INSTRUCTOR: David Fleming, PhD CLASS MEETINGS: MW 2:30 - 3:45 pm, South College W205 CLASS EMAIL LIST: email@example.com CLASS MOODLE SITE: https://moodle.umass.edu/course/view.php?id=63134 OFFICE: South College W351 OFFICE HOURS: T 2:30 - 4:00 pm, W 1:00 - 2:30 pm & gladly by appt. PHONE: 545-2972 (o) EMAIL: firstname.lastname@example.org
Although the word gets applied to any and all forms of school writing, the “essay” as a genre of written inquiry, expression, and communication is, ironically, often neglected in the academy. In literary corners of English Studies, it rarely rises to the level of the “Big Three”: fiction, poetry, and drama. And in the postsecondary teaching of writing, it can get lost in the overriding concern for students’ growth as academic writers, as producers of critical and analytic discourse, research papers, and other scholarly genres. In “real world” contexts, meanwhile, the essay often struggles to find a place amidst more obviously professional discourse: reports, articles, and other workaday forms of written communication. Yet the essay opens a space for writing that no other genre fully exploits, a space where the subjective and objective meet, where a personal voice can be heard in contact with the “real” world, where creative, scholarly, and documentary impulses meet.
As defined here, the essay includes many different kinds of nonfiction prose, from memoir to profile, nature writing to arts criticism, personal reflections to more public forms of discursive engagement. The essay is distinct from fiction, in one direction; academic writing, in another; and journalism, in a third – even as the boundaries among these categories constantly shift and blur. “Creative nonfiction” is one way to talk about, and raise the stakes for, the essay as a genre, but that phrase sometimes excludes “expository” forms of writing which overlap with journalism while resisting the mundane and ephemeral. In this course, we will take a capacious view of the essay, refusing to define the genre too precisely, even as we make sure to highlight kinds of writing that aren’t usually central in courses focused on “literary,” “professional,” or “academic” discourse.
The course is meant to be a culminating step in the department’s “expository writing” coursework, building on courses like English 350 Expository Writing, but there’s no expectation of substantial experience in the genre. We’ll read widely in different kinds of essays, learn composition techniques and strategies, share writing in peer response groups, and work through a sequence of increasingly challenging projects, writing multiple drafts for each one and attending to both content and form in the process. We’ll begin with short, informal pieces of writing, working up to longer, more complex projects, aiming for a publishable 5,000 word essay by the end but seeing that, finally, as only one piece in a semester’s portfolio of work.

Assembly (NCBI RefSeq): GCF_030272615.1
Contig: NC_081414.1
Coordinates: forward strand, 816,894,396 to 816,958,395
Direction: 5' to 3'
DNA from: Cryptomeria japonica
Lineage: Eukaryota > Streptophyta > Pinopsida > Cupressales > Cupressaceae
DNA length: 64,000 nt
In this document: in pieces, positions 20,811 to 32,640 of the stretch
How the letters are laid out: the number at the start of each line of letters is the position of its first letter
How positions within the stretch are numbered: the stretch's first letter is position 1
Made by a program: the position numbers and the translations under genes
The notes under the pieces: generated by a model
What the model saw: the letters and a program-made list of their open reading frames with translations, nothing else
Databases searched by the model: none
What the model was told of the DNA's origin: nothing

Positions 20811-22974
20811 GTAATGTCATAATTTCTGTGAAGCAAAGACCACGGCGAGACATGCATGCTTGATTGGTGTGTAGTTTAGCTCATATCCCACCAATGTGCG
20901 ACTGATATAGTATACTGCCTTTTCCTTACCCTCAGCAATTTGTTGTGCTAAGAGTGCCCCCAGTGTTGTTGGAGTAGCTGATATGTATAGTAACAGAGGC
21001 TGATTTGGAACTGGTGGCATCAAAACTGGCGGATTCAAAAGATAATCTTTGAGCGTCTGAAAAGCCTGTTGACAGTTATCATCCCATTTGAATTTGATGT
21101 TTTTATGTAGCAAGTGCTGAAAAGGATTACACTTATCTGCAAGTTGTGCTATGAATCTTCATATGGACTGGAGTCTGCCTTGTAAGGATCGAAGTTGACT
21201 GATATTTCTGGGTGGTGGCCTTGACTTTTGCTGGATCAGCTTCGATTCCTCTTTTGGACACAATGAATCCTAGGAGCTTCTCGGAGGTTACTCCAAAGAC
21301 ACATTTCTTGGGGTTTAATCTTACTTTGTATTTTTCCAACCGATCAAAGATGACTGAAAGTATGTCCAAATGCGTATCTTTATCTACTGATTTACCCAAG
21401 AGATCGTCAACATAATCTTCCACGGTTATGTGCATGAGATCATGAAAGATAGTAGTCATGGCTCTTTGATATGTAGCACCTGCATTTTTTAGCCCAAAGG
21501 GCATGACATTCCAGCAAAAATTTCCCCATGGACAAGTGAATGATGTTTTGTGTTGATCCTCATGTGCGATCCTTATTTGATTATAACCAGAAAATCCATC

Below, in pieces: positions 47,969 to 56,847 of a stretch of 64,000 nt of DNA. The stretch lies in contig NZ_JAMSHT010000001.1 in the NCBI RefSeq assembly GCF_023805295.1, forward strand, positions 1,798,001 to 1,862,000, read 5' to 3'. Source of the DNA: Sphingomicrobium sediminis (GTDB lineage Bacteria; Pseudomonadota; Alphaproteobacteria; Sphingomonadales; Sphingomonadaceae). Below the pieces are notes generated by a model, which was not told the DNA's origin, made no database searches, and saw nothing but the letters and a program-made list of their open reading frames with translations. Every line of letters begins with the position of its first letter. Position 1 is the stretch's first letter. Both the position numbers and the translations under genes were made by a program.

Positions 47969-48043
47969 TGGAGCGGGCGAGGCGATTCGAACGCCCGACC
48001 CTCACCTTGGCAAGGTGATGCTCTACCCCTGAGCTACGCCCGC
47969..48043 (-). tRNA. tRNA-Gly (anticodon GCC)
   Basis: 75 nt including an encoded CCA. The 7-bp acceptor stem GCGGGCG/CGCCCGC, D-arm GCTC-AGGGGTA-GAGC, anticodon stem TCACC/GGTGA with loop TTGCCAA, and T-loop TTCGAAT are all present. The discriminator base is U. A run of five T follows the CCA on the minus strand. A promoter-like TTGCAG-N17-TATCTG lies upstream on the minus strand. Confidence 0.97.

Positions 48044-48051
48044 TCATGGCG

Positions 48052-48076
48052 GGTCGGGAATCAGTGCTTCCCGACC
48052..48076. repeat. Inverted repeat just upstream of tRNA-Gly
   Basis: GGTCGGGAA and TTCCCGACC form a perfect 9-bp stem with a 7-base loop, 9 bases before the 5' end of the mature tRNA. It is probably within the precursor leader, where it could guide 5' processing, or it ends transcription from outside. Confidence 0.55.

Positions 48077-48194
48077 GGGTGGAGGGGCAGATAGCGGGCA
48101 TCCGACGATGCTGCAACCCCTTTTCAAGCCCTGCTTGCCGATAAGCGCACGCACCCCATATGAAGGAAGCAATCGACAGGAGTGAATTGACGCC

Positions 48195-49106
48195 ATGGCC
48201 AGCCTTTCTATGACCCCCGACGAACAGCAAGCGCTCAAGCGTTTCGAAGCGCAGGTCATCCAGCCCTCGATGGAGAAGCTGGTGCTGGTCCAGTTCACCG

Learning goals. In this course, you can expect to
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Work in the course will include:
Reading and discussion. Reading is crucial for developing skill as a writer: it can function as inspiration, as model, as material to center group reflection and discussion. We’ll do some reading for every class meeting. Sometimes the reading will be from required texts meant to provide common material for analysis and discussion; sometimes you will bring in texts you have located yourself to share with us; and very often we will read and respond to one another’s compositions.
Writing. The main work of the class, however, will be your own writing. You’ll complete a variety of projects, beginning with shorter assignments, 3-5 pp long (DS), and working up to longer texts of 8-15 pp (DS) and even longer. For each project, you’ll submit intermediate drafts to me and/or your peers, and you’ll compile all your process work in a unit portfolio. At the end of the course, you’ll submit all your finished essays in a final portfolio; we may collaborate on a class magazine as well. Expectations for the course include effortful invention in initial drafts, thoughtful revision in later drafts, careful editing in final versions, and punctual submission of all materials to the instructor and peer responders.
Obligations to our writing community. We will do much of our writing and reading together; and we’ll be sharing our work often in class and in other venues. Your active, sympathetic, and reliable participation in our classroom community will be important.